Whether you call them unmanned aerial vehicles, remotely piloted aircraft or simply drones, these remote-controlled devices are expected to become a big business both here and abroad over the next decade. The question is whether this new technology will impact our lives in ways we are willing to accept.
The worldwide drone market in 2007 totaled $3.7 billion. This year, revenue estimates have over doubled to $7.5 billion, with the U.S. accounting for two-thirds of those sales. By 2022, it is expected to top $11 billion. The military has accounted for much of that spending, with drones accounting for an estimated 31 percent of our military aircraft fleet.
However, public opinion over the use of drones in warfare is divided in this country. Some critics look at drones as little more than murder machines given the drone's ability to indiscriminately deal death from the sky at a push of a button on whomever or whatever we choose.
And the "we" is also a problem. By exactly who and under what authority are these drone attacks undertaken? The answers are mired in confusion and unresolved morality.
Supporters argue that drones have allowed the U.S. to exert targeted force almost instantly at a massively-reduced cost without risking American lives. From tactics to strategy, the drone has transformed and revolutionized modern warfare. The numbers speak for themselves. Over 50 high ranking \ and Taliban leaders have been "neutralized" in drone attacks. Of course, no one really knows how many civilian casualties accompanied these successful "kills" in the process.
I bring up this controversy because having transformed warfare, drones are now preparing to do the same thing in the commercial space. Everything from law enforcement to border patrol, from agriculture to cinema and dozens of other applications are cropping up as drone technology becomes cheaper and more accessible.
How will these applications threaten American civil liberties, if at all? Will the government use drones (as they are purported to have used cell phone and other electronic communications) to spy on American citizens in the name of national security? Will its use by local police forces usher in an era of police states, as some claim?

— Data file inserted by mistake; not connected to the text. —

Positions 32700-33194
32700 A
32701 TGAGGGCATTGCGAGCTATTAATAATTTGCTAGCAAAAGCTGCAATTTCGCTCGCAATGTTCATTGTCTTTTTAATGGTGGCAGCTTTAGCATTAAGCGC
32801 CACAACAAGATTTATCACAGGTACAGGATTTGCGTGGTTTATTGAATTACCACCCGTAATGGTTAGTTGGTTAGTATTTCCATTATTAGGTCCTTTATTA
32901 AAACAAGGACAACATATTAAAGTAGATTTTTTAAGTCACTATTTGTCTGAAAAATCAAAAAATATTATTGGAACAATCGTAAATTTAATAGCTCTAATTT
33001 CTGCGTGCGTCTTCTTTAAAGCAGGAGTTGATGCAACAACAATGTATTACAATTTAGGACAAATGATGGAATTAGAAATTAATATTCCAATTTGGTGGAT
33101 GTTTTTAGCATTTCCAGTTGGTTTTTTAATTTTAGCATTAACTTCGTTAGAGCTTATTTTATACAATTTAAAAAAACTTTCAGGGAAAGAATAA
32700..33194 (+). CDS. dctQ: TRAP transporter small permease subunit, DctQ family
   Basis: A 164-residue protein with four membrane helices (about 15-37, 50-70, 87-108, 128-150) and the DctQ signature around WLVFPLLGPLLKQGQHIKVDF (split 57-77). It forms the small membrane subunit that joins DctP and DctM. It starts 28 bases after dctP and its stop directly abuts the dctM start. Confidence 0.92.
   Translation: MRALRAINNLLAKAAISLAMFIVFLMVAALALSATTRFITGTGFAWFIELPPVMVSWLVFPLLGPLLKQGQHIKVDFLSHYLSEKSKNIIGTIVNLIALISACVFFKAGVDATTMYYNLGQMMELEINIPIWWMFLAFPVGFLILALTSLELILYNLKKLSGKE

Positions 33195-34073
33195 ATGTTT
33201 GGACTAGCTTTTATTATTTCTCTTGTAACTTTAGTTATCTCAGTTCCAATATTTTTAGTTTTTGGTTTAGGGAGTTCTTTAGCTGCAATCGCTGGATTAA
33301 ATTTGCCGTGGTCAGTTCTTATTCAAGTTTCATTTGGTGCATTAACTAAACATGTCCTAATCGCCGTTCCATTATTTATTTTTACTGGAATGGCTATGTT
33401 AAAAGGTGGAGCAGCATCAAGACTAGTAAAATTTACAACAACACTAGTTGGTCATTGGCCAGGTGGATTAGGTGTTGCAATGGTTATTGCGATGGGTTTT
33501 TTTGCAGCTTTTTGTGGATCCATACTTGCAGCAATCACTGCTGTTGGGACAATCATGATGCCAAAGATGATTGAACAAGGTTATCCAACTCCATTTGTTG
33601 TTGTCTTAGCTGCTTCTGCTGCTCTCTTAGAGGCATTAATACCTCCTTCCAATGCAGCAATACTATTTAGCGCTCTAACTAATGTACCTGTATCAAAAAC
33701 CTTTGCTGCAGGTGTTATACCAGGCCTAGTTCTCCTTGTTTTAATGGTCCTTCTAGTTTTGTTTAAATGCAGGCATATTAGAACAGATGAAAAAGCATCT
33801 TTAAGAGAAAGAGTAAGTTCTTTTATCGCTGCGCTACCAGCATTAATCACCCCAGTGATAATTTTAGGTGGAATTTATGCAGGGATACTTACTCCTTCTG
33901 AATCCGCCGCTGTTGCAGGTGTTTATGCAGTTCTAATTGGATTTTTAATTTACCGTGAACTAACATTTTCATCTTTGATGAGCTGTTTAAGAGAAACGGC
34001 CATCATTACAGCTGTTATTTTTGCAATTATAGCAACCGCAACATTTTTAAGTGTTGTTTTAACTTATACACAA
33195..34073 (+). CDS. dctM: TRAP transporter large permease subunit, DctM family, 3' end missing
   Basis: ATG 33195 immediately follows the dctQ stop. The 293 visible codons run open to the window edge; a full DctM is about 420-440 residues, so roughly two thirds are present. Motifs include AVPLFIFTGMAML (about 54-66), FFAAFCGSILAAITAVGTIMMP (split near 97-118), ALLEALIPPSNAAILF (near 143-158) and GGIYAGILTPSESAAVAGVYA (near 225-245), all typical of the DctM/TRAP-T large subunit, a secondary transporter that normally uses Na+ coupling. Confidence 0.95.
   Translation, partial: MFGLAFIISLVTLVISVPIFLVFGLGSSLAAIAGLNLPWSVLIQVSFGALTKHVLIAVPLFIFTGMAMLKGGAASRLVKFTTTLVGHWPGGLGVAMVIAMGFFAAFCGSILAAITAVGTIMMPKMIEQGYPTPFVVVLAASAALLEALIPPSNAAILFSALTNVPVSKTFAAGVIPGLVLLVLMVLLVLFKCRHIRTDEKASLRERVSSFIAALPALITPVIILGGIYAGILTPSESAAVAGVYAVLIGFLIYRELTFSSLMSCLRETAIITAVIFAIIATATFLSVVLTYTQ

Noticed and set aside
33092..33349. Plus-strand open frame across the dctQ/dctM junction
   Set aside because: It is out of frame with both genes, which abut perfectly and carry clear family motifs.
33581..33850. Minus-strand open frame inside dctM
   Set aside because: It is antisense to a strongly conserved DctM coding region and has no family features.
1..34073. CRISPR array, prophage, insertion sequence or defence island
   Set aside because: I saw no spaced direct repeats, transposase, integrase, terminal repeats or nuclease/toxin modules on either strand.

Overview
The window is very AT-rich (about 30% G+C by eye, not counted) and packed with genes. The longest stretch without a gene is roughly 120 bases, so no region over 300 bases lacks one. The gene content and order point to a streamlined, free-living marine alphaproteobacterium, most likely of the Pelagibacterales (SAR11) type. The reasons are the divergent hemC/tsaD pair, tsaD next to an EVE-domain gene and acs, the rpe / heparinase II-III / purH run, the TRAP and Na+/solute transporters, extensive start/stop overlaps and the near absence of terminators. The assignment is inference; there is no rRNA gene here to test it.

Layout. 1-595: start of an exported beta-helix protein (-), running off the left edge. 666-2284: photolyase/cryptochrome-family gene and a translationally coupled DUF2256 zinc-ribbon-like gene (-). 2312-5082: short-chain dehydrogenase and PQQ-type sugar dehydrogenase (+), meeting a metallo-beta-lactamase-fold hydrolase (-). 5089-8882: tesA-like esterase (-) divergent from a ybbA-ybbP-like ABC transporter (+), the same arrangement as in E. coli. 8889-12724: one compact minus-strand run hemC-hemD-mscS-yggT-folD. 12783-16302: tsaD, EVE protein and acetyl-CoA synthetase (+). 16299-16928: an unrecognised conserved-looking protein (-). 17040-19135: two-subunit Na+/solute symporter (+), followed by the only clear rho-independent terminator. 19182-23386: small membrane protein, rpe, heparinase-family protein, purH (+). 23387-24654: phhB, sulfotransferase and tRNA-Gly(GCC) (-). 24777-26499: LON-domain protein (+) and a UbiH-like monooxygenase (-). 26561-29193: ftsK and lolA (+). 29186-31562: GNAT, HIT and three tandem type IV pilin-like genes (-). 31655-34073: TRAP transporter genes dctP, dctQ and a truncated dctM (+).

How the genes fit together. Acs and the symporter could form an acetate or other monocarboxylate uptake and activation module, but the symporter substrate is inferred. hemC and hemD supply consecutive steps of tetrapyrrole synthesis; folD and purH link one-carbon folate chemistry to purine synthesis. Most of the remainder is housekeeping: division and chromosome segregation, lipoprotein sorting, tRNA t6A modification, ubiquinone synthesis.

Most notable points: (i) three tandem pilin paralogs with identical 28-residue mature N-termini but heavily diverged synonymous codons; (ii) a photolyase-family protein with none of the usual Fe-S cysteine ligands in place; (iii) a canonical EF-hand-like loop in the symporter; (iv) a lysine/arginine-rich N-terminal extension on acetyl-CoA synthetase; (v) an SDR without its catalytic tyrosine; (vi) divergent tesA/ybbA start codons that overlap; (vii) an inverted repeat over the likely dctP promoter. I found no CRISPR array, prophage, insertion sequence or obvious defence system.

Counterbalancing these fears are the positive benefits of this new technology. Imagine the usefulness of drones in fighting wildfires, patrolling our borders, locating kidnappers, dusting crops, hurricane hunting and surveying things like oil spills, tornados, hurricanes, power lines, archaeological digs and gas spills.
The list of applicants looking to fly drones is expanding and consists mostly of universities, manufacturers and public agencies, but experts expect that list to lengthen as soon as the regulatory environment becomes clearer. The Obama administration has ordered the Federal Aviation Administration (FAA) to come up with the rules and regulations necessary to integrate unmanned civilian aircraft into U.S. airspace by 2015. The FAA is also tasked with establishing six drone-testing ranges and to fast-track requests for permission to use drones. That should jump-start the industry and lift sales to $13.5 billion in three years, according to a report by the fledgling industry trade group, the Association of Unmanned Vehicle Systems International.
The real question is whether an American bureaucracy, such as the FAA, along with a morally bankrupt Congress, will be able to craft legislation that answers both the legal and ethical issues inherent in this new and promising technology while allowing America to take advantage of this opportunity. Given their track record, I am less than hopeful.
Bill Schmick is registered as an investment adviser representative and portfolio manager with Berkshire Money Management. His forecasts and opinions are purely his own. None of this commentary is or should be considered investment advice or a promotion of Berkshire Money Management.